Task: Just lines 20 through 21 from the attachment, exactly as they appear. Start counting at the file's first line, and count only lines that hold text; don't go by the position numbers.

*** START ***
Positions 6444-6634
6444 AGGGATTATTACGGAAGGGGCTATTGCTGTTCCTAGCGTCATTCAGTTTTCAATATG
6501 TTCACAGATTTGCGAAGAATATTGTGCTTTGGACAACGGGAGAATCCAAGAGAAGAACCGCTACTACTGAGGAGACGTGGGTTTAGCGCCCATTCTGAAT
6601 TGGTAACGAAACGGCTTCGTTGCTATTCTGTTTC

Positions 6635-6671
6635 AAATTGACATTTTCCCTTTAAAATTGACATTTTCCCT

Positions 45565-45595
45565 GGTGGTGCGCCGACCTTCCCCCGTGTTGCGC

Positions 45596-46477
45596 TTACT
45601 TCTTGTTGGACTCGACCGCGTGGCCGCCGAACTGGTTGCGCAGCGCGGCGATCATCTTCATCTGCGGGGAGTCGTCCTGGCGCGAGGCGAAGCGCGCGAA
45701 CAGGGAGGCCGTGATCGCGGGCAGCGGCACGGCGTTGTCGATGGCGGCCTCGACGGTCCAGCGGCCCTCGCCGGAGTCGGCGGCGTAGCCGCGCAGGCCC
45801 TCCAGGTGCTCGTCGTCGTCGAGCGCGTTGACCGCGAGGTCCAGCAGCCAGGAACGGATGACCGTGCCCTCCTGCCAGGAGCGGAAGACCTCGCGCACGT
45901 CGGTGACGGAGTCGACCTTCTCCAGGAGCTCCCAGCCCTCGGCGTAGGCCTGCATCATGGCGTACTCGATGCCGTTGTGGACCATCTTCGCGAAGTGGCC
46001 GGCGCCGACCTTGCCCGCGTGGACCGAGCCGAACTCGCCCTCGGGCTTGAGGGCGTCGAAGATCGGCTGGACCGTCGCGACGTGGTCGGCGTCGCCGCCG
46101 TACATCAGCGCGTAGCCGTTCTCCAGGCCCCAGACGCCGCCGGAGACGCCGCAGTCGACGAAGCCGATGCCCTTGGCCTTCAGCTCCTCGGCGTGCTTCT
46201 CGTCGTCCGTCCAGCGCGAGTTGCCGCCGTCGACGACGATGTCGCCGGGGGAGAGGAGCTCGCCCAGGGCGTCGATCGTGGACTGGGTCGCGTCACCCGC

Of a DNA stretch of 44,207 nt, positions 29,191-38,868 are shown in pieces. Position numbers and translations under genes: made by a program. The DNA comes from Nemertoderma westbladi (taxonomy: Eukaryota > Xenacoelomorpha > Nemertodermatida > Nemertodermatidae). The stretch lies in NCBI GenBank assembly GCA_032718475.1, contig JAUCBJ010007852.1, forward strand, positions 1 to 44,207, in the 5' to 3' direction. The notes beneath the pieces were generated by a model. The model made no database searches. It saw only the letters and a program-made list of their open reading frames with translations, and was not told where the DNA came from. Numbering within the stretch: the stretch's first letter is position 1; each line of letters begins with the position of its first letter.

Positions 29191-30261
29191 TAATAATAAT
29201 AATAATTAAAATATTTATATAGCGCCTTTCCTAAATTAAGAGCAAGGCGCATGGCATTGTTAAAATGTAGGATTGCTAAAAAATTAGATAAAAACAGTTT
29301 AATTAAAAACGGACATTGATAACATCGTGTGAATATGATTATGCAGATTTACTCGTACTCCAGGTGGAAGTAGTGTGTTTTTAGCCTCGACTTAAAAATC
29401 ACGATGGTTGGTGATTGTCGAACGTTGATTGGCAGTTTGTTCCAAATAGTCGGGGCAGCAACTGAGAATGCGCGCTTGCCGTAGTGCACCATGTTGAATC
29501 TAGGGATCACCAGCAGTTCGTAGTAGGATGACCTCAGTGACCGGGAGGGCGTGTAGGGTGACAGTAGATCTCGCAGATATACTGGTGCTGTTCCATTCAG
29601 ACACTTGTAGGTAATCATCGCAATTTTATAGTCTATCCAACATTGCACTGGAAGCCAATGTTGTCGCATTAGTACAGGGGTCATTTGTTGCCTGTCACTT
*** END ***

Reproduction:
29191 TAATAATAAT
29201 AATAATTAAAATATTTATATAGCGCCTTTCCTAAATTAAGAGCAAGGCGCATGGCATTGTTAAAATGTAGGATTGCTAAAAAATTAGATAAAAACAGTTT